Documentation Team code sprint, April 2014
April 16, 2014
From April 10 to April 12, the Documentation Team held its first ever code sprint in Fribourg, Switzerland.
We started with an afternoon of discussion, aimed at taking stock of our current situation. Most participants had prepared an overview of their area of responsibility and presented its current status. We then moved to shaping how we wanted this situation to evolve, what could be cleaned up, consolidated, improved, etc..
A crucial topic was the Flow application meant to be the central hub for documentation rendering and which has yet to be used on the production server. Having around the table all people involved - at some level or other - in documentation rendering was the ideal opportunity to share knowledge and optimise the various pieces of software as well as the connection between them. In particular, we have been taking a first look at RabbitMQ, which the typo3.org/TER team aims to use for sending out messages when a new extension is uploaded to the TER. It is not only a process into which we need to hook, but also one which could be used internally in the longer term.
Beyond a better understanding of the current situation, we could improve the structure of the Flow application and improve the status of the Chef recipe used to build docs.typo3.org. This is an important step, as this Chef recipe also makes it possible to deliver a Vagrant box, providing each developer with a fully working, local copy of the documentation server. This will greatly simplify our development work. The Vagrant is not yet fully ready.
Much discussion occurred also around the problem of templating. There is a drive to change the design of docs.typo3.org, to make it more sexy and accessible, in particular to beginners. Such a change implies regenerating all the manuals, since what we currently deliver are fully rendered HTML pages. Making the templating more flexible is thus a very important topic. A first step in that direction was to test usage of Twitter Bootstrap to base our templates on a commonly used HTML/CSS framework. The first try was promising. The next steps are to review the user experience on docs.typo3.org and start thinking about the new design.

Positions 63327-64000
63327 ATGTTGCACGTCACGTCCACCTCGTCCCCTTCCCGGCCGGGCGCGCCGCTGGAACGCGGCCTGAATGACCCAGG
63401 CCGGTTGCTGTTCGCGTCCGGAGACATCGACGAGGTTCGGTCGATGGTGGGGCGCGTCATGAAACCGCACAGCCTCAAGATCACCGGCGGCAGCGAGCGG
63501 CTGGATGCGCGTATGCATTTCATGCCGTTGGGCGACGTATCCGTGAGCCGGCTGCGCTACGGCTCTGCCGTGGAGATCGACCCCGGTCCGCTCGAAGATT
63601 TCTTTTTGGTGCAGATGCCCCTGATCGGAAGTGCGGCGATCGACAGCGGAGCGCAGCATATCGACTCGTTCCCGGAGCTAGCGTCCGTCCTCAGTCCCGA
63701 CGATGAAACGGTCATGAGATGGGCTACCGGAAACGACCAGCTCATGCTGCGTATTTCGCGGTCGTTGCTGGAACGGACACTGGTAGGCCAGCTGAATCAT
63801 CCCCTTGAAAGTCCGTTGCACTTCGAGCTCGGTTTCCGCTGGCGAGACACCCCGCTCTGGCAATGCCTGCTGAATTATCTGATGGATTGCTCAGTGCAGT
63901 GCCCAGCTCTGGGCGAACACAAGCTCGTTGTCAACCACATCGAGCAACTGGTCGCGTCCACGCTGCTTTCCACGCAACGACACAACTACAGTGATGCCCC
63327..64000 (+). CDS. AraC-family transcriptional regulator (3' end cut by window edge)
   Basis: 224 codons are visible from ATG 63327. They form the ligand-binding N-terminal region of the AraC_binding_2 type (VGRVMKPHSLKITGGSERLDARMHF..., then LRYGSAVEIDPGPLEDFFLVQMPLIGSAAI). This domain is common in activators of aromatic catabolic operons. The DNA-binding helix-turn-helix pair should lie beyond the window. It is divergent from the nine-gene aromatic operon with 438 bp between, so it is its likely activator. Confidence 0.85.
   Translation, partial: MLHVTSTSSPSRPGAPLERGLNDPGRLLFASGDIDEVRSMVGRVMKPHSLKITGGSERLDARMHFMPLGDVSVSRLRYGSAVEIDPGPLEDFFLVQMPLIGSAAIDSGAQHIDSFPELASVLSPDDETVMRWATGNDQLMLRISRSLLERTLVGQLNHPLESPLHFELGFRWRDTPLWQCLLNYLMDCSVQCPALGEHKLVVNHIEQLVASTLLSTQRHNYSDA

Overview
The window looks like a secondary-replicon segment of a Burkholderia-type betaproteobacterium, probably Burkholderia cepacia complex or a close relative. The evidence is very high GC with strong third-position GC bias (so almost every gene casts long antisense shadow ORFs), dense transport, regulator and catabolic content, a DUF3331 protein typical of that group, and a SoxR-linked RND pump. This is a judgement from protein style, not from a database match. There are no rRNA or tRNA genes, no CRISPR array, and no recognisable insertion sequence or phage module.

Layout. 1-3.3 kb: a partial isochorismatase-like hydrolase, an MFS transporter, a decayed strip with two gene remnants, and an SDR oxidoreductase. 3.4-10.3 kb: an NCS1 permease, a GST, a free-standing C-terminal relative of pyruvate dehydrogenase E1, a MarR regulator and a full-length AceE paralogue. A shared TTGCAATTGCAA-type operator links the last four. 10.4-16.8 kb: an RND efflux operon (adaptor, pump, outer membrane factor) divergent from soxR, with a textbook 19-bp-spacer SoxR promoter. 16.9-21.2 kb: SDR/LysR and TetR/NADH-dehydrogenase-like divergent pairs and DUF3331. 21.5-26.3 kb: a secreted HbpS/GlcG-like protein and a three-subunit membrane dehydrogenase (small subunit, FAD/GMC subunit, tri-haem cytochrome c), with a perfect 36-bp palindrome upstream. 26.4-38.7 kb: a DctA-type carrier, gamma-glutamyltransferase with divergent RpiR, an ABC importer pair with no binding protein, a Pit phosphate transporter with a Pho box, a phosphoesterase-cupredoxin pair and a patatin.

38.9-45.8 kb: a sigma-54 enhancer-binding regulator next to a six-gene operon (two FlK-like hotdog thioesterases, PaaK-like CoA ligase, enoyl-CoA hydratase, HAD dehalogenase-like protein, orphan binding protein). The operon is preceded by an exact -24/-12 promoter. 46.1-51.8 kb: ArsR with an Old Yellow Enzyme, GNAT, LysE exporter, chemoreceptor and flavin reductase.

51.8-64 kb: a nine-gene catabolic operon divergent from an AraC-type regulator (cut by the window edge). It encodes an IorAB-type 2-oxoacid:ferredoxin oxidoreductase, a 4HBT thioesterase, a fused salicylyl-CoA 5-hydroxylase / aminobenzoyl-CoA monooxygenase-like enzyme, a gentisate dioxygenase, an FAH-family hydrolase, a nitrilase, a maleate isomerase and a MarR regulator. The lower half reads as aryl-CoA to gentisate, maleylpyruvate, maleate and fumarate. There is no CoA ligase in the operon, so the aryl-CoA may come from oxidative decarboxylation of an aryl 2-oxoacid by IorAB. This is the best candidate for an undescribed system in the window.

Special guest Dominique Feyer investigated the possibility to integrate documentation into a TYPO3 Neos web site by importing JSON generated with Sphinx. After two days he had a very interesting proof of concept. Moving the whole site to Neos is not strictly on the agenda, but this successful test makes it a serious path to explore for the future.
We also welcomed Guido Haase, already a member of the Editorial Team. He took this opportunity to discover the Documentation Team, its tools and processes, with the idea of joining our efforts in the future. Guido started working on updating the Getting Started tutorial.
We are delighted of our first code sprint. It was a great experience and we really made progress on some long-standing projects. If you are interested in following our progress more regularly, consider subscribing to the documentation mailing list.
All of this would not have been possible without sponsoring. First and foremost, we had a budget thanks to the TYPO3 Association, which covered the travel and accommodation for each participant, as well as other small expenses.
Hemmer.ch SA provided us with a very nice and cosy meeting place, at no cost, with tee, coffee and performant network connections.
We had a very nice social event with a guided tour of the H. R. Giger (of Alien fame) Museum in Gruyères, Switzerland, followed by a delicious cheese fondue. This was sponsored by Cobweb Development Sàrl.
I would also like to thank all companies who made their employees available: Martin Bless (Martin Bless Freelancer), Karsten Dambekalns (TechDivision GmbH), Dominique Feyer (ttree Sàrl), Guido Haase (Ingenieurbüro Haase), François Suter (Cobweb Development Sàrl), Fabien Udriot (Ecodev Sàrl) and Xavier Perseguers (causal; Sàrl).
Many thanks for making a great sprint even better!